Advocating for Defence families

Working from home? Tips to keep calm and carry on

To say that Australians are facing major disruptions now is an understatement.

It’s completely normal to be feeling overwhelmed or uncomfortable as we navigate practical challenges and do our best to resolve fears and concerns. Please remember that your mental and physical health are paramount at this time.

At this temporarily tumultuous time, take care of your mental and physical health as first priority. If all you can do is fall in a heap… then get back up again, that’s ok. Reduce the pressure and work commitments if it’s best for you and your family and if you’re really struggling due to your partner being away/deployed, consider calling the Defence Family Helpline on 1800 624 608.

If you’re trying to figure out how to be a stay-at-home worker (and perhaps also a school teacher!) here are some tips.

Similarly, if you’ve suddenly found yourself out of work, now could be a good time to re-think your career plan, upskill (lots of free courses online) or apply for the Partner Employment Assistance Program.

  • Find acceptance and gratitude

The Coronavirus shows us that there is a lot in life we can’t control. Accepting that and being grateful for what we have and the choices we can make is very powerful.

Be present in the moment. Don’t get lost in fear and anxiety; for example, meditate, look at favourite art, take a walk or be in nature. (Great article from University of California, Berkeley).

  • Prioritise (with a growth mindset)

growth mindset means believing we can learn, evolve and find success for ourselves rather than believing we are limited.

Could there be positives from this change in routine for your family’s work, health, hobbies, relationships and learning?

Do a HUGE brain dump of the things on your mind before trying to prioritise anything. Get all of your thoughts and worries out. You can do this in an ordered fashion or a mind map or with post-it notes, whatever.

Then figure out what needs to happen first, today. Then this week. What’s important but less urgent? What things fall in to the ‘maybe later’ or ‘do if I have time’ categories?

  • Establish a schedule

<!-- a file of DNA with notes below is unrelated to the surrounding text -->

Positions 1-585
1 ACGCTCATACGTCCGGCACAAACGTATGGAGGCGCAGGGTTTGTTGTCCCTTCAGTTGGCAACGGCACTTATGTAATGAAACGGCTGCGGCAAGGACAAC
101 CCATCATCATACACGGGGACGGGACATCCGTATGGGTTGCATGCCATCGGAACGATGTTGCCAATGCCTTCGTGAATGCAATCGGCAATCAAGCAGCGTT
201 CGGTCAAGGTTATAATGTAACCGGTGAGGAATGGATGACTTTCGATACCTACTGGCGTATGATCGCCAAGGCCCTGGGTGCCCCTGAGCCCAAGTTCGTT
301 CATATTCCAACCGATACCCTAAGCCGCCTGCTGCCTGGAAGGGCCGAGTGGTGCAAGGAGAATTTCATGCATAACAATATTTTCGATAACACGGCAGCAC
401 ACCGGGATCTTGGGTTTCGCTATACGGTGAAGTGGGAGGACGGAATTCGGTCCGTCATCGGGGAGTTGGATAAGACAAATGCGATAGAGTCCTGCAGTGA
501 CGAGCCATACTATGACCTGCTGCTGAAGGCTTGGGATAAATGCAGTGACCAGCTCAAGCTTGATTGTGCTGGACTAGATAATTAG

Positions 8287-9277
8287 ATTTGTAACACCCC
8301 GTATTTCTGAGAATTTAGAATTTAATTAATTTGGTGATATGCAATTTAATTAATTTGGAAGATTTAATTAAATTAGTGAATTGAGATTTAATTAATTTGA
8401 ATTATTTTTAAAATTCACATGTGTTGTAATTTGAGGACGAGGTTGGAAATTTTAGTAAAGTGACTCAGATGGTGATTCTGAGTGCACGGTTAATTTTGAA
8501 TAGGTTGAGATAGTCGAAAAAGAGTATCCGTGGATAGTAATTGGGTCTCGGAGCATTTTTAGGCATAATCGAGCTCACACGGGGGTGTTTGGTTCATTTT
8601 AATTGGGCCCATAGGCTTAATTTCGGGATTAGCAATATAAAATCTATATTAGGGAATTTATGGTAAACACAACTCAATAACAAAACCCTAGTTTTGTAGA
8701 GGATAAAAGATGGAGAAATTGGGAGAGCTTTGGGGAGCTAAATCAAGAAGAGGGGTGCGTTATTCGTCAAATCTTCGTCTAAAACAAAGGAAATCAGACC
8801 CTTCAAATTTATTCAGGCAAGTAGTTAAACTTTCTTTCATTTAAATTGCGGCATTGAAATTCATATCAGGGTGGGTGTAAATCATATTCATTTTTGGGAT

Amanda McCue, Career Development Professional and Military Partner Employment Advocate says setting a schedule is paramount.

“It can be flexible (it’s one of the benefits of working like this!) but without a core schedule I get distracted. I work in blocks of time, setting dedicated times to work on different projects and have a start and finish time to avoid overworking,” she says.

Figure out who needs to do what, when. If managing children does one parent prefer the morning shift? Ask your manager/team to have meetings at times that work for the family.

How can you maximise your most energetic times for the most important work? (Good advice here on Atlassian’s blog and the ‘Perfect Day’ exercise.)

Share the schedule and To Do lists with everyone, ideally via an app.

  • Communicate

Keep communication lines open with colleagues, managers and clients to keep you productive. This is also good for your sense of normality. (However, less communication might actually mean you can get more work done!)

Danielle Ward, Career Development and HR Practitioner, says that “it’s all too easy to lose touch with the daily office going-ons when you work remotely”.

“Without regular contact, you risk missing out on key information and news about your organisation, work environment or industry. It’s also important for maintaining relationships and ensuring everyone is well supported,” she says.

Leanne Wakeling, Parenting & Military Family Lifestyle Mentor, says working remotely doesn’t have to mean working alone.

“Zoom, Google Hangouts, even Facebook Messenger facilitates ways of connecting and coworking,” she says.

  • Set up your environment for focus

Dress comfortably, sit on a good chair, ensure lots of light and fresh air and quiet (or background noise if you need). If you don’t have a quiet room get good quality headphones.

Break your work into chunks or use the Pomodoro technique to focus for 25-minutes (or similar) and then have a break.


There are heaps of free project management, timers and communication tools available, see the resource list below.


Claire Harris is a Communication Consultant with Innovate Communicate and is a social entrepreneur. She has been working from home/cafes/libraries/coworking spaces for 4+ years and is the Founder of Cowork Coplay – Coworking with childminding. At home she’s a Navy partner, mum to a toddler and has the honour of living with two Russian Blue cats.

@claireharrisoz (Twitter)

@CoworkCoplay (Facebook)

Resource list

General reading


To do lists

Timers to stay focused for blocks of time

Project management and communication tools

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